Washington — Additive manufacturers from around the world are banding together to form an industry coalition focused on oxo-biodegradable plastics.
The Oxo-Biodegradable Plastics Federation (OBPF) will be a way for this segment of the plastics industry to speak with one voice, the group said in its Feb. 1 announcement.
Founding members include:
• Swedish additive maker Add-X Biotech.
• Germany’s EKMDevelopments.
• EPI, the Canadian maker of Totally Degradable Plastic Additives for polyethylene, polypropylene and polystyrene based in Vancouver, British Columbia.
• Wells Plastics Ltd. in Stone, England, maker of additive master batches including both oxo-biodegradable and hydro-biodegradable products.
• Willow Ridge Plastics Inc. in Erlanger, Ky., maker of primarily PP and PE additives for composting, packaging, plastic bags and film.
“It’s the first time five of the six largest oxo-biodegragable manufacturers are coming together to work together,” said Ray Loflin, technical sales director at Willow Ridge. “The OBPF has the opportunity to really represent a very smart technology as a whole and present arguments together over individual shouting.”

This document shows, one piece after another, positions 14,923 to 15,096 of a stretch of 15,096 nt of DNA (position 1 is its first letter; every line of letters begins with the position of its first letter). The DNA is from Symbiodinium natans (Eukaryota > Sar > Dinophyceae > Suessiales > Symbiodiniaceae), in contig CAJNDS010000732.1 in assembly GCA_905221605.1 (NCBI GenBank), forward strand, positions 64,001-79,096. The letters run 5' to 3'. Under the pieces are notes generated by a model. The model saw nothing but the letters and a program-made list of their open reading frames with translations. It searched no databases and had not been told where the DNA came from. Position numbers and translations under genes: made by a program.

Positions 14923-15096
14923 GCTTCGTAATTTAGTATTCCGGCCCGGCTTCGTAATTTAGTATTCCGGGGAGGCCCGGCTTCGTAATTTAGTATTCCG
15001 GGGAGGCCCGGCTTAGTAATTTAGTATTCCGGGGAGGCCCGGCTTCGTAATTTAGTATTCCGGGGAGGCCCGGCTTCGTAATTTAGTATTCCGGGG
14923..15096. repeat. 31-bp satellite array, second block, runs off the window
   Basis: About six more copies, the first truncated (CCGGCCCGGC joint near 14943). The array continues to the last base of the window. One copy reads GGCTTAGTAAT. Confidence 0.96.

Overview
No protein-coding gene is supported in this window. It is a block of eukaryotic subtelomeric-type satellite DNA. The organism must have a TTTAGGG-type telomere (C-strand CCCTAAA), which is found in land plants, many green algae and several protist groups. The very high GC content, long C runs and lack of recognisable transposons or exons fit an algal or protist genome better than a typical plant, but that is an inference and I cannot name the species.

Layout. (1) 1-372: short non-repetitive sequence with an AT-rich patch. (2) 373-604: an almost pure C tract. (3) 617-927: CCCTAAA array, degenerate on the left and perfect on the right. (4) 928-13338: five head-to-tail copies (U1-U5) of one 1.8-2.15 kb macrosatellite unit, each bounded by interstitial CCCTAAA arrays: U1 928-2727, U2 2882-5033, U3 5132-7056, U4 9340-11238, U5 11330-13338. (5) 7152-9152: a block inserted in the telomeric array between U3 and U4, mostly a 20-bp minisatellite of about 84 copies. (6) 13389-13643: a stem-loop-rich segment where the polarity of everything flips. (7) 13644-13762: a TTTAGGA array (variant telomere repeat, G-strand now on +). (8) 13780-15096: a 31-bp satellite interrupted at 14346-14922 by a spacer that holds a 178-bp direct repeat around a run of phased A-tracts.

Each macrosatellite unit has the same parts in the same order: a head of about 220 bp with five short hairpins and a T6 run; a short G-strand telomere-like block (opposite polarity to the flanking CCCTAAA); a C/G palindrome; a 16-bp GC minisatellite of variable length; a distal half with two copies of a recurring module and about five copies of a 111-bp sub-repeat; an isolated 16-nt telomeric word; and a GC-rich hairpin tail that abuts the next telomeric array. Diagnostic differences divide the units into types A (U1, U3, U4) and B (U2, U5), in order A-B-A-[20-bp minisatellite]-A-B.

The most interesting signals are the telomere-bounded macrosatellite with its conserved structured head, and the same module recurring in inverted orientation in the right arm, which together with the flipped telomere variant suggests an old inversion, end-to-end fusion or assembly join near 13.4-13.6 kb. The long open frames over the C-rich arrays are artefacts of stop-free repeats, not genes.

The group, an “industry-wide, global collaboration to promote the appropriate use of oxo-biodegradable products through participation in the development of standards, regulations, material guides and positive community interaction,” according to its first news release, plans a website launch for the near future that will provide news and information as well as serve as a clearing house for members to respond to relevant news as an industry. OBPF also will be equipped to submit articles to scientific journals and is already in the middle of the process of updating relevant standards with ASTM.
While oxo-biodegradable additives have been around for nearly 30 years, they have only garnered attention in the last decade or so. But plenty of misinformation and misconceptions about the additives and the plastics they go into have sprung up, Loflin said.
OBPF members know they have an uphill battle when it comes to educating the public and the plastics industry on oxo-biodegradables, but Loflin said the message is better heard with a unified voice.
“Companies have been going it alone, individually. Haven’t really come together except for laws or guidelines for the use of the technology,” he said. “At this point, the science and the testing have proven to scientists that our stuff works, without a doubt. But our competitors in other technologies have done a great job of sowing mistrust … and a lot of people get into trouble thinking there should just be one solution. There are uses for all of these technologies in the marketplace. But it all starts with getting the word out.”